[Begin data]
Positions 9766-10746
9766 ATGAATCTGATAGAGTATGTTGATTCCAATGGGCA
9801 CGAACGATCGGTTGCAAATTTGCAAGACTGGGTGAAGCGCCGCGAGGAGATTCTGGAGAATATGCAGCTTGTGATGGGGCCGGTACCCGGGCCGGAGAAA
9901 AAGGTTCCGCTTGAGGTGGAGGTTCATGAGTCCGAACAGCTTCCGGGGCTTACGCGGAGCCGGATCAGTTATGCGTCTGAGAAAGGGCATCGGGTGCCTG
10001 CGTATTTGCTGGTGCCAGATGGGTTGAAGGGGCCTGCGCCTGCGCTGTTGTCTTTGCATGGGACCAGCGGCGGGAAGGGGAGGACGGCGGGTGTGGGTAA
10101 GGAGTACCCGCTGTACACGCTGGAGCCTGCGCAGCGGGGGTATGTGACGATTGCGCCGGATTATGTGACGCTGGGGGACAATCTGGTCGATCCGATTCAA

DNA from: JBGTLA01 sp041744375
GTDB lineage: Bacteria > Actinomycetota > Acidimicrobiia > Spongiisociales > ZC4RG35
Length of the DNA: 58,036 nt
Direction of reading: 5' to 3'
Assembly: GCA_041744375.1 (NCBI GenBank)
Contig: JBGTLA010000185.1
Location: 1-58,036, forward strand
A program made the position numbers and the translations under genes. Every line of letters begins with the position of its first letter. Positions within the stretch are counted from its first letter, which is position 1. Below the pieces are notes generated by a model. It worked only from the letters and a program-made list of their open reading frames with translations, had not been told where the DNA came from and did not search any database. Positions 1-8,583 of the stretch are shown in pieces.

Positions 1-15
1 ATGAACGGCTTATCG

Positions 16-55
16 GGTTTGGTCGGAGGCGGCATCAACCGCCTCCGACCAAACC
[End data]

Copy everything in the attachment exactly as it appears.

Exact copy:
Positions 9766-10746
9766 ATGAATCTGATAGAGTATGTTGATTCCAATGGGCA
9801 CGAACGATCGGTTGCAAATTTGCAAGACTGGGTGAAGCGCCGCGAGGAGATTCTGGAGAATATGCAGCTTGTGATGGGGCCGGTACCCGGGCCGGAGAAA
9901 AAGGTTCCGCTTGAGGTGGAGGTTCATGAGTCCGAACAGCTTCCGGGGCTTACGCGGAGCCGGATCAGTTATGCGTCTGAGAAAGGGCATCGGGTGCCTG
10001 CGTATTTGCTGGTGCCAGATGGGTTGAAGGGGCCTGCGCCTGCGCTGTTGTCTTTGCATGGGACCAGCGGCGGGAAGGGGAGGACGGCGGGTGTGGGTAA
10101 GGAGTACCCGCTGTACACGCTGGAGCCTGCGCAGCGGGGGTATGTGACGATTGCGCCGGATTATGTGACGCTGGGGGACAATCTGGTCGATCCGATTCAA

DNA from: JBGTLA01 sp041744375
GTDB lineage: Bacteria > Actinomycetota > Acidimicrobiia > Spongiisociales > ZC4RG35
Length of the DNA: 58,036 nt
Direction of reading: 5' to 3'
Assembly: GCA_041744375.1 (NCBI GenBank)
Contig: JBGTLA010000185.1
Location: 1-58,036, forward strand
A program made the position numbers and the translations under genes. Every line of letters begins with the position of its first letter. Positions within the stretch are counted from its first letter, which is position 1. Below the pieces are notes generated by a model. It worked only from the letters and a program-made list of their open reading frames with translations, had not been told where the DNA came from and did not search any database. Positions 1-8,583 of the stretch are shown in pieces.

Positions 1-15
1 ATGAACGGCTTATCG

Positions 16-55
16 GGTTTGGTCGGAGGCGGCATCAACCGCCTCCGACCAAACC